Rotator cuff tear
What is a rotator cuff tear?
A rotator cuff tear can be career-threatening for professional tennis players and other athletes.
A rotator cuff tear can also affect people who have to do a lot of lifting overhead at work.
The rotator cuff is a group of tendons and muscles in the shoulder, connecting the upper arm (humerus) to the shoulder blade (scapula). The rotator cuff tendons provide stability to the shoulder, the muscles allow the shoulder to rotate.
While your shoulder is one of your most mobile joints, it's also somewhat weak. Too much stress can cause partial tears and swelling in the tendons of the rotator cuff. Abrupt stress may even cause one of the tendons to pull away from the bone or tear in the middle.
Rotator cuff tear and sport
Athletes prone to rotator cuff tears include:
- Tennis players.
- Cricket players, especially bowlers.
You can get a rotator cuff tear by
- Falling on your shoulder.
- Using an arm to break your fall.
- Lifting heavy weights.
What are the symptoms of a rotator cuff tear?
The symptoms of a rotator cuff tear include:
- Pain in the shoulder and arm, which varies depending on how serious the tear is.
- Weakness and tenderness in the shoulder.
- Difficulty moving the shoulder, especially when trying to lift your arm above your head.
- Snapping or crackling sounds when moving the shoulder.
- Inability to sleep on the shoulder.
Most rotator cuff tears develop gradually. But they can happen suddenly too - you may feel a pop, intense pain and weakness in the arm.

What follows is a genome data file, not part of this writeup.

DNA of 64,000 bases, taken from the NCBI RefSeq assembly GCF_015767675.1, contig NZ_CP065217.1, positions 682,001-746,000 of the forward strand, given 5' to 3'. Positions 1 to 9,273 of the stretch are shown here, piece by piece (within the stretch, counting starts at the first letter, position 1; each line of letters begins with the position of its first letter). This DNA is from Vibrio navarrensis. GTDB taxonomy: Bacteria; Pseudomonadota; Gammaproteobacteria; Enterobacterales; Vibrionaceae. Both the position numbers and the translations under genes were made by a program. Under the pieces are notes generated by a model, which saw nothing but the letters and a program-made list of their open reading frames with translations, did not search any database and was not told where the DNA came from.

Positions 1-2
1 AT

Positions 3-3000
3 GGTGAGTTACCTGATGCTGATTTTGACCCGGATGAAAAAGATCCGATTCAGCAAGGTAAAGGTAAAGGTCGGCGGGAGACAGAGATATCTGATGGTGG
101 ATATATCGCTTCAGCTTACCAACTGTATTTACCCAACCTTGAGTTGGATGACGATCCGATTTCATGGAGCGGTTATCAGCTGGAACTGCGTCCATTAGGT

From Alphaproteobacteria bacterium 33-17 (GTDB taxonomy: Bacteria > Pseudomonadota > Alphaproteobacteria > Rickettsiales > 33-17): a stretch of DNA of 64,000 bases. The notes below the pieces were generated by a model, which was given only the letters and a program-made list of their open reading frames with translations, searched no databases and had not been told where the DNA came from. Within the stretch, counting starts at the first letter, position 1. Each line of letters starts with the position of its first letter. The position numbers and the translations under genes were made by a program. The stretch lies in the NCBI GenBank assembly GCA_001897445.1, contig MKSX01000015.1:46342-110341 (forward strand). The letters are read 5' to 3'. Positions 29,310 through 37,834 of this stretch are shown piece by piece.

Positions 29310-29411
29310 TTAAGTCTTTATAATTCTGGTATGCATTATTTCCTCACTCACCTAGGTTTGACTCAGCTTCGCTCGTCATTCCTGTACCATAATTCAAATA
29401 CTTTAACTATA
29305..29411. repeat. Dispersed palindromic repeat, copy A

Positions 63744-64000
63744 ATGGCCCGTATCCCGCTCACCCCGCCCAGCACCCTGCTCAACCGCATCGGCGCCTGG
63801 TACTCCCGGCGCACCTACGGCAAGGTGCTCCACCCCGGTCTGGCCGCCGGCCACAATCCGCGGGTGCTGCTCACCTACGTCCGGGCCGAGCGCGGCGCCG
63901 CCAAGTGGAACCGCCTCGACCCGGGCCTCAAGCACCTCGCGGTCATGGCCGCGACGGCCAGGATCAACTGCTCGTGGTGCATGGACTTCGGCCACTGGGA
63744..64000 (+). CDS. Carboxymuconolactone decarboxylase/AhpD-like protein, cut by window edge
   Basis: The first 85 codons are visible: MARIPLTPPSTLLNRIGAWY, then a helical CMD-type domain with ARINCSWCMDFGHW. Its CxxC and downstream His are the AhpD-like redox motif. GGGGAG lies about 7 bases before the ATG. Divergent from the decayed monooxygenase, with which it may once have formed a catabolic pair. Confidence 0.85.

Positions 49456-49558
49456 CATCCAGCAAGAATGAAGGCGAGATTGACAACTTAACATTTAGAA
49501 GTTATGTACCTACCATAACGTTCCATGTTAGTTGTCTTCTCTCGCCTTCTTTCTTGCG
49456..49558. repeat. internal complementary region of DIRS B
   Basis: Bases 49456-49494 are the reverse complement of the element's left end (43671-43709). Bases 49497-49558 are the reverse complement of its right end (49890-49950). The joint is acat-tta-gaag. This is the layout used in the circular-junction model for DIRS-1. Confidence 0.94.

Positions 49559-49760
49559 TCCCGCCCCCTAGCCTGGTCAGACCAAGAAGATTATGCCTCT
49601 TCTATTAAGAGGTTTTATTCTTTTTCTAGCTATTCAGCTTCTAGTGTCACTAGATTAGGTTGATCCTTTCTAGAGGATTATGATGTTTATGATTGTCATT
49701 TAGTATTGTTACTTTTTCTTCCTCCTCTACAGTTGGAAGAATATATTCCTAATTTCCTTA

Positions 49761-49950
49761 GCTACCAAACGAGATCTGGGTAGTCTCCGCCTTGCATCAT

To diagnose a rotator cuff tear, your doctor will give you a thorough physical examination. He or she will want you to move your arm in different directions to see what causes pain. In addition, your doctor may arrange the following tests:
- X-ray of the shoulder with some special views.
- MRI (magnetic resonance imaging).
- Arthrogram, a special type of x-ray or MRI done after a dye has been injected into the joint. This enables your doctor to see more detail.
- Arthroscopy, a minimally invasive surgical procedure in which a tiny camera is inserted into the shoulder joint to get a look at the rotator cuff.
These tests will enable your doctor to rule out other conditions and confirm that you have a rotator cuff tear. He or she may then refer you to an orthopaedic surgeon for treatment.
What's the treatment for a rotator cuff tear?
As bad as these injuries can be, the good news is that many rotator cuff tears heal on their own. You just need to give them a little time. You should also:
- Rest the joint as much as possible. Avoid any movement or activity that hurts. You may need a sling.
- Put ice on your shoulder two to three times a day to reduce pain and swelling.
- Perform range-of-motion exercises if your doctor recommends them.
- Consider physiotherapy to strengthen the joint.
- Use anti-inflammatory painkillers such as ibuprofen as advised by your doctor. However, these medicines can have side effects, like an increased risk of bleeding and ulcers in the stomach. They should be used only occasionally, unless your doctor specifically advises you otherwise.
More serious rotator cuff tears require surgery. One approach is shoulder arthroscopy, which is usually an outpatient procedure. During the arthroscopy, the patient is put to sleep with a general anaesthetic. A small camera is inserted into the shoulder to examine and repair the rotator cuff tear. If the tear is very large or involves more than one tendon, a small incision may be necessary. After arthroscopy, the injured arm is likely to be in a sling for two to three weeks and physiotherapy will be needed.